Ubuntu Touch is a mobile Linux distribution designed to run on smartphones and tablets. And this week a new version is starting to roll out for more than two dozen supported devices.

Ubuntu Touch OTA-3 is based on Ubuntu 20.04 LTS and includes the latest Ubuntu security updates, as well as a number of mobile-specific updates and bug fixes. It’s also the first release based on Ubuntu 20.04 that’s available for Pine64 devices including the PinePhone, PinePhone Pro, PineTab, and PineTab 2.

Ubuntu Touch on the PinePhone (2021)

The operating system was originally developed by Canonical, the company that makes Ubuntu for PCs, servers, and other devices. But after Canonical abandoned Ubuntu Touch in 2017, an independent group of developers formed UBPorts and continued to work on the operating system.

Users can install the operating system on a number of officially supported devices including many that originally shipped with Android (including models form Google, OnePlus, Sony, and Xiaomi), and some that are designed to support installation of custom ROMS or Linux distros (including models from Fairphone, F(x)tec, Pine64, and Volla).

Up until recently PinePhone and PineTab branches of Ubuntu Touch had been separate from the OTA releases that UBPorts issued for other devices. But the team is bringing Pine64 devices into the fold with this release… sort of.

UBPorts says the OTA-3 update for Pine64 devices is still considered beta, so don’t be surprised if the software is a bit buggy on those devices.

Other changes in OTA-3 include support for disabling vibrations from notifications and other apps, additional keyboard layouts, updates to the system settings user interface and menu structure, preliminary support for Snap packages, and improvements for running Android apps on Ubuntu Touch using Waydroid.

You can find more details in the release announcement.

Support Liliputing

Liliputing's primary sources of revenue are advertising and affiliate links (if you click the "Shop" button at the top of the page and buy something on Amazon, for example, we'll get a small commission).

But there are several ways you can support the site directly even if you're using an ad blocker* and hate online shopping.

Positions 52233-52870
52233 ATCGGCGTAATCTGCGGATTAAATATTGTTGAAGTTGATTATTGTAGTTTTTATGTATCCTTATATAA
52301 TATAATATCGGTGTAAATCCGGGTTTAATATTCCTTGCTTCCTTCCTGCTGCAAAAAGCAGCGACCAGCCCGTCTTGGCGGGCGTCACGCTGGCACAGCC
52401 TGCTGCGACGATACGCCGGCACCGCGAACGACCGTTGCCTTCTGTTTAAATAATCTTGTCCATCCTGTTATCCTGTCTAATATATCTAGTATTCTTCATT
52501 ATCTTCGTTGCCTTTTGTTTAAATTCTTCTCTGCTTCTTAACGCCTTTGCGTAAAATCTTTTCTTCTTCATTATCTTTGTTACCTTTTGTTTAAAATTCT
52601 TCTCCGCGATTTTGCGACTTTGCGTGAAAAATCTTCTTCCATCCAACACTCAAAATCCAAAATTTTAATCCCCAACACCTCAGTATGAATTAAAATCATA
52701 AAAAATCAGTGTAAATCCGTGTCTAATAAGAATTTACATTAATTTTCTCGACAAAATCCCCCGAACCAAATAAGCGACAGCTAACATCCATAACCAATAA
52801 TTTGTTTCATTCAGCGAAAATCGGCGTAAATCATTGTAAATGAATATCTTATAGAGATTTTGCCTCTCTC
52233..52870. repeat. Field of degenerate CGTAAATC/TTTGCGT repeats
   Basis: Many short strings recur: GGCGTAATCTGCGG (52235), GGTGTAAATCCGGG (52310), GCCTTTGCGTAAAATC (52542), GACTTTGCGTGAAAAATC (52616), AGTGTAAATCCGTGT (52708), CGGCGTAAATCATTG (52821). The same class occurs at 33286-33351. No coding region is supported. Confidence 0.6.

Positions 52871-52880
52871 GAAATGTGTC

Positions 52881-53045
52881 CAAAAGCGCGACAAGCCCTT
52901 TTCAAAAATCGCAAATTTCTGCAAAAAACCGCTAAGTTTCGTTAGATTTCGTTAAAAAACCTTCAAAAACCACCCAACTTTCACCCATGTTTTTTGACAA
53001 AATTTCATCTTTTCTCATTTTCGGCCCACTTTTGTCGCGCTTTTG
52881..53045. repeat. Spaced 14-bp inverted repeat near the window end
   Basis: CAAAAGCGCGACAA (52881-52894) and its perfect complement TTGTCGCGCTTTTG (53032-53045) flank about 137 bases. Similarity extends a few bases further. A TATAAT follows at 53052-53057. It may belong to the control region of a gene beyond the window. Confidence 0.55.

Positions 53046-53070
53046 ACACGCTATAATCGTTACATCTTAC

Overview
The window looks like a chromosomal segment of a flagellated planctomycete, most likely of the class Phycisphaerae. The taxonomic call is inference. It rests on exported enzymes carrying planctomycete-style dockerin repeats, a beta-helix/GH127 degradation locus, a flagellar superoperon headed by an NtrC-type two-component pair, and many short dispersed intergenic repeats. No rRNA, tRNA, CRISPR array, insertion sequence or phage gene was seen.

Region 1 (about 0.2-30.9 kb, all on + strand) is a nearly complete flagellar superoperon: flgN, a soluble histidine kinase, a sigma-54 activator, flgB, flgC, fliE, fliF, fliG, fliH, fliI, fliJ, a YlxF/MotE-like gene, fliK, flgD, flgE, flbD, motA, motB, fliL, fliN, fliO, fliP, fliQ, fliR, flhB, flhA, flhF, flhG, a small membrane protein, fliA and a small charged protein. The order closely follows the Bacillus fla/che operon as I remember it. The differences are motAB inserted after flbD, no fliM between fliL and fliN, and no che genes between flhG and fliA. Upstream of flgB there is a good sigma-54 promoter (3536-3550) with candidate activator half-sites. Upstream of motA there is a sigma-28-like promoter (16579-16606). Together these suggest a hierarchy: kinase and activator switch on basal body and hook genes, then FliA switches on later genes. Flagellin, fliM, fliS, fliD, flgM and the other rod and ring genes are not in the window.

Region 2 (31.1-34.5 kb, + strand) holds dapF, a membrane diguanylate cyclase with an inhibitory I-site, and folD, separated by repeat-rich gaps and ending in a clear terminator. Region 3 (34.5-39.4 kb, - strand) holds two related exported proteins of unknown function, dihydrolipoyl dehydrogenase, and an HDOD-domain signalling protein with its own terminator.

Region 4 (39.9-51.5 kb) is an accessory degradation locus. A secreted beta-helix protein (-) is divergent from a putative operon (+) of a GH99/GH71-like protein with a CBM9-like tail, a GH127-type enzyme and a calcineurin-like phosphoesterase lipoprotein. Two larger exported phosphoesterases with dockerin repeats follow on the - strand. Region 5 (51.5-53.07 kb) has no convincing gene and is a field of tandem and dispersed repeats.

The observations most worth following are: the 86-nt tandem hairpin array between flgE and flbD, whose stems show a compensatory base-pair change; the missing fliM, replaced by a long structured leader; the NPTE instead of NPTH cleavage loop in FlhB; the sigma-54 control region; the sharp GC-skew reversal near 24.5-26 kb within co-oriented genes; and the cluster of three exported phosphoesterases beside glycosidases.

Contribute to our Patreon campaign


Contribute via PayPal

* If you are using an ad blocker like uBlock Origin and seeing a pop-up message at the bottom of the screen, we have a guide that may help you disable it.

Subscribe to Liliputing via Email

Enter your email address to subscribe to this blog and receive notifications of new posts by email.

Join 9,500 other subscribers

Join the Conversation


Your email address will not be published. Required fields are marked *

This site uses Akismet to reduce spam. Learn how your comment data is processed.

  1. Not ready for prime time. STILL not ready. Not only does this OS only work on a pitifully small number of odd-brand devices, but it doesn’t even fully “work” on them. They added support for a 2012 OnePlus. Wow.

    But the limited model coverage ain’t even the worst part. They have to provide a list of what does and doesn’t work for each device on which one might install this OS mess. That just seems laughable.

    Articles like this fail to emphasize that this mess is BETA. It isn’t meant to be fully working at this stage and certainly isn’t.

    GPS is still a global issue. It is not merely problematic on certain devices. That’s a huge problem. Rock solid gps is a necessity upon which a lot of mobile applications rely.

    Incoming/outgoing calls is another global issue. So basically it has issues on many models being a phone with memory. Yeesh.

    There seems to be a strategy in play here that is only partially working, much like their OS itself. They use oddball models hardly anyone uses. But then they won’t just make it work 100% by copying the drivers over for the whole system, or even reverse engineering the hardware layer point for point. I mean, if you are limiting your lawsuit exposure by bottom-feeding the lowest market share devices, at least have the gumption to capitalize on their litigation weakness.

    I don’t want to hear that it is still in BETA making it ok for it to suck this bad. This is taking WAY too long to develop.

    1. I’m sorry that the team of volunteers working in their free time on this project aren’t living up to your timeline. Would you like a refund for all the money you spent on this free operating system?

    2. You’re right, it IS taking way too long to develop.
      But that’s what happens when every device has proprietary firmware, drivers for the modems and random encoders and accelerators stuffed into the SoC, and memory maps, which all have to be worked around.
      This is why I don’t have much interest in any non-Systemready ARM device.

  2. I’m keeping a close eye on Marius and Mike’s work on Lomiri for Debian. It seems to be stuck in testing at the moment. I guess Marius has been busy with this update.

  3. I just looked up F(x)tec since I was planning to get one a while ago after the IGG shipments finished but then I gave up waiting. Anyway, it seems they’re still trying to finish shipping IGG orders.

    I was hoping they’d make a new one by now but I guess if they did anytime soon, there will probably be many angry backers telling everyone on the internet about their anger. At least they’re still going and haven’t given up though.

    Maybe there will be a new version with better specs later. I’d like to run Ubuntu Touch or some other Linux distro on it. More interested in using it as a UMPC with keyboard. Or maybe Windows on ARM will finally take off and will trickle into UMPCs.